Claiming compensation for inadequate PPE can help get your life back to normal as far as possible following an accident.

The purpose of compensation is to return you, through financial means, to your pre-accident situation. Whilst it is unfortunately true that some harm cannot be ‘fixed’ with any amount of money, compensation can mitigate the negative effects from the accident and help you to rebuild your life. In the aftermath of your accident, you may have to adjust to a new way of living. This can be stressful enough without financial worries placed on top – compensation can help to ease these added pressures.

But if you are claiming for an injury because of inadequate or defective safety equipment, there are other issues at stake. Besides countering the negative effects you have suffered, your claim represents making a stand for what’s right. You are claiming recompense to which you are entitled, and your claim can act as a strong deterrent against similar conduct or negligence in the future. It can prevent the same thing from happening to others.

Making a successful personal injury claim for inadequate PPE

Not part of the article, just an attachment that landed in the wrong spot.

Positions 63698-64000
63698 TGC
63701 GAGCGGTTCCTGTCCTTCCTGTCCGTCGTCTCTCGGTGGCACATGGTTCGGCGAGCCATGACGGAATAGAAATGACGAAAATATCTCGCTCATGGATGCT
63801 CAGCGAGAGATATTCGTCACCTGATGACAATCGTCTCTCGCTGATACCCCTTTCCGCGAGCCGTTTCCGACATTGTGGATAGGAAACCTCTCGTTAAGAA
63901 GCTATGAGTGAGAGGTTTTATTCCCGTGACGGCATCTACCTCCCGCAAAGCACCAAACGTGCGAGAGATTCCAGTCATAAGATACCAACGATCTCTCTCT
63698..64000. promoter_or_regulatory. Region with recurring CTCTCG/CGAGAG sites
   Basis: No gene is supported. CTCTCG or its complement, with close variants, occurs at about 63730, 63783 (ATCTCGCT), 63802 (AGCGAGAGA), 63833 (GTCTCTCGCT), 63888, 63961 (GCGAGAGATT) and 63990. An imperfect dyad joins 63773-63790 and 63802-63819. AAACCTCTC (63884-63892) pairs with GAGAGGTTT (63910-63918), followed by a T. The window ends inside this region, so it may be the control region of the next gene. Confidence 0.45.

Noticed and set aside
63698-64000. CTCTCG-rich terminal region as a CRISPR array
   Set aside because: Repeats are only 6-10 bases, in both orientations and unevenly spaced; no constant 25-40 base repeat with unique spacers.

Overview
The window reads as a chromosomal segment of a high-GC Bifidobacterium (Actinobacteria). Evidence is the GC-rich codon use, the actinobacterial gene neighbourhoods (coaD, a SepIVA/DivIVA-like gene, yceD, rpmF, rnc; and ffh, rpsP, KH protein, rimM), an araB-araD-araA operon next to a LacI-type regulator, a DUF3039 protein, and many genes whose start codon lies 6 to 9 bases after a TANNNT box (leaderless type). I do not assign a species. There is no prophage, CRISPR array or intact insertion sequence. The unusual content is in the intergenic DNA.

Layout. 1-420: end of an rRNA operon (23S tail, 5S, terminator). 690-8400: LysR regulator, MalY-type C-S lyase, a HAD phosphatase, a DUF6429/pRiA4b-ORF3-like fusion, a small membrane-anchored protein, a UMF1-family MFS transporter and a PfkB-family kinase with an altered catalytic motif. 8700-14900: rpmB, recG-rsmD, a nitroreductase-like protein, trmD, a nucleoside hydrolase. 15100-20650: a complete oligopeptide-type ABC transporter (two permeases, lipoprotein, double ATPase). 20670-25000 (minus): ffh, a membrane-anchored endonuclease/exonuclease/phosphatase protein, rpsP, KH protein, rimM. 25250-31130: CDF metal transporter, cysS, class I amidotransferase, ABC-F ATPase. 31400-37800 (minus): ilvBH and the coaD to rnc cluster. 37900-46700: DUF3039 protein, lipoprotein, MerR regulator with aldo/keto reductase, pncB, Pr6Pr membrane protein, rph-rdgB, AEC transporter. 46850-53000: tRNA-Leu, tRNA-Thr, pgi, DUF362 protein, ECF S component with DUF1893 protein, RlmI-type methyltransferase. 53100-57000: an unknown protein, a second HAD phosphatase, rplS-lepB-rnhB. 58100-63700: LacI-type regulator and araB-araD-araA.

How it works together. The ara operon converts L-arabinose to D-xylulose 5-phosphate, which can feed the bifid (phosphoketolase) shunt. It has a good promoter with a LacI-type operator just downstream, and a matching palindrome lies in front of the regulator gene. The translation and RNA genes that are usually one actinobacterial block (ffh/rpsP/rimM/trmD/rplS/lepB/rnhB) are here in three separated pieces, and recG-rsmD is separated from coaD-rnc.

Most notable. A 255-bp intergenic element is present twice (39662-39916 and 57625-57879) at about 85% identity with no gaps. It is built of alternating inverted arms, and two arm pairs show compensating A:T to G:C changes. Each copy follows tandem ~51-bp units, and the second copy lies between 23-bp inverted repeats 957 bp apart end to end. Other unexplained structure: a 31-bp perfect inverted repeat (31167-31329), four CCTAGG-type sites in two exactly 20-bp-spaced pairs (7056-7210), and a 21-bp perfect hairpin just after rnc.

To be successful in your personal injury claim, you must prove several legal elements:

  • Your employer failed in their duty of care towards you;
  • Their failure caused your injury; and
  • The injuries and losses you are claiming for are reasonable.

Employers have general legal duties which require them to keep their workers as safe as possible. This requires them to do all they reasonably can to ensure health and safety. But in relation to PPE there are more specific duties with which employers must comply. The Personal Protective Equipment Regulations 1992 direct employers to:

  • Conduct a full risk assessment as to the hazards in the workplace and the PPE required to protect against them.
  • Make sure PPE is suitable to provide the appropriate level of protection.
  • Keep PPE properly maintained in a good condition.
  • Monitor the use and maintenance of PPE.
  • Display safety signs to remind workers when PPE must be worn.
  • Train workers in the correct use of the PPE, including when and how it must be used, and how to check it is in good repair and working order.

The Regulations also make it clear that the need for PPE should be avoided if at all possible. Supplying PPE should only be used as a last resort where those risks cannot be eliminated or reduced by any other means.

If your employer has not met their duties under these regulations, and you have suffered an injury, this will provide a strong basis for a claim.

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